The evolution of insects in changing environments: From population genetics to host-symbiont interactions
Natural History Museum Vienna, Vienna, Austria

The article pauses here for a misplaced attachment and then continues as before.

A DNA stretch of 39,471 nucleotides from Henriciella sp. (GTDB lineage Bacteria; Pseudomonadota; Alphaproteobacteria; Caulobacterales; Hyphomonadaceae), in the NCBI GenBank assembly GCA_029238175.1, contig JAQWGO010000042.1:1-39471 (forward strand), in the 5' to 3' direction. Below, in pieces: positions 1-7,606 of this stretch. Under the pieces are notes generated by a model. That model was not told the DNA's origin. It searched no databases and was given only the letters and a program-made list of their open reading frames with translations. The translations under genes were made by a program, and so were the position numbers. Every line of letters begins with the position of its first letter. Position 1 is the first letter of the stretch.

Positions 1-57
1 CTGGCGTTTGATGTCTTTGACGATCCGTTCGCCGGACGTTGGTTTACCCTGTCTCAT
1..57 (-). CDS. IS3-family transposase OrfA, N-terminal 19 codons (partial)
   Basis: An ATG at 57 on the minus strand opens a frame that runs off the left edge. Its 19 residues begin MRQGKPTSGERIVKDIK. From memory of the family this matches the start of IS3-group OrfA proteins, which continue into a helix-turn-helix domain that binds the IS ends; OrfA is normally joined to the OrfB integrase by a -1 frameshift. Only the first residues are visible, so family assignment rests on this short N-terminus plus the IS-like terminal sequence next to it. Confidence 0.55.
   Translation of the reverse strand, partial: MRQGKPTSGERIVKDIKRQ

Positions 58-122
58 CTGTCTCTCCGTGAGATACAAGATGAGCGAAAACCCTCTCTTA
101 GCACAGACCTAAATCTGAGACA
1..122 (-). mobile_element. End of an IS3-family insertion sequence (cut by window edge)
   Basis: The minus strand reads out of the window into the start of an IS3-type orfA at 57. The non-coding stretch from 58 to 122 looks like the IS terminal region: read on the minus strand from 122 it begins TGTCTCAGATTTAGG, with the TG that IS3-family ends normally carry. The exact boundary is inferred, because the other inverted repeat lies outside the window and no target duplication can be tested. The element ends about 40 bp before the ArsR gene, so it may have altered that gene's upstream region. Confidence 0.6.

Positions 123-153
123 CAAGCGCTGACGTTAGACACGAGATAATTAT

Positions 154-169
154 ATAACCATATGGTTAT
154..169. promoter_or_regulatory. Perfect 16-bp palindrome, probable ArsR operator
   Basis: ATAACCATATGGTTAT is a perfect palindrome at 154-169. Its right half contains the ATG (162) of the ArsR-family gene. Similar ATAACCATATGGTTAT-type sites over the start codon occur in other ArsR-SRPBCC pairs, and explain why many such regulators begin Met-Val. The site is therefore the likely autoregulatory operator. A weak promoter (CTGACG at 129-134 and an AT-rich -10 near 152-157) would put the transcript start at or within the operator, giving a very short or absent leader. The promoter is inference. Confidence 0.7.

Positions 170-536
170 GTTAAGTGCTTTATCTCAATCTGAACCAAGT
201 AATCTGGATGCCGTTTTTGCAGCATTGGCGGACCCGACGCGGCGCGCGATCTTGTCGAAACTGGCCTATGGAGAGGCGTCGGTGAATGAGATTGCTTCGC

Clines, which are gradual changes of genotypes or phenotypes along environmental transects, are often taken as prima facie evidence for the action of spatially varying selection. However, only due to recent advances in sequencing technology it now becomes possible to compare genome-wide clinal patterns and test for alternative models. We accordingly conducted genome-wide analyses of clinal genomic variation in D. melanogaster densely sampled through time and space on different continents and tested for associations between genetic and environmental variation. These analyses reveal complex demographic patterns and pronounced clinal genetic variation along different geographical and environmental transects. Multiple clinal variants, including chromosomal inversions are shared across continents. In particular, we find evidence for steep and temporally stable clinal variation strongly associated with In(3R)Payne, a common cosmopolitan inversion, which has a genome-wide impact on genetic variation, expression patterns and phenotypic variation. In addition, we investigated how the bacterial endosymbiont Wolbachia influences thermal behavior and affects fitness-related traits in a temperature-dependent manner, which may contribute to complex patterns of thermal adaptation of the host.
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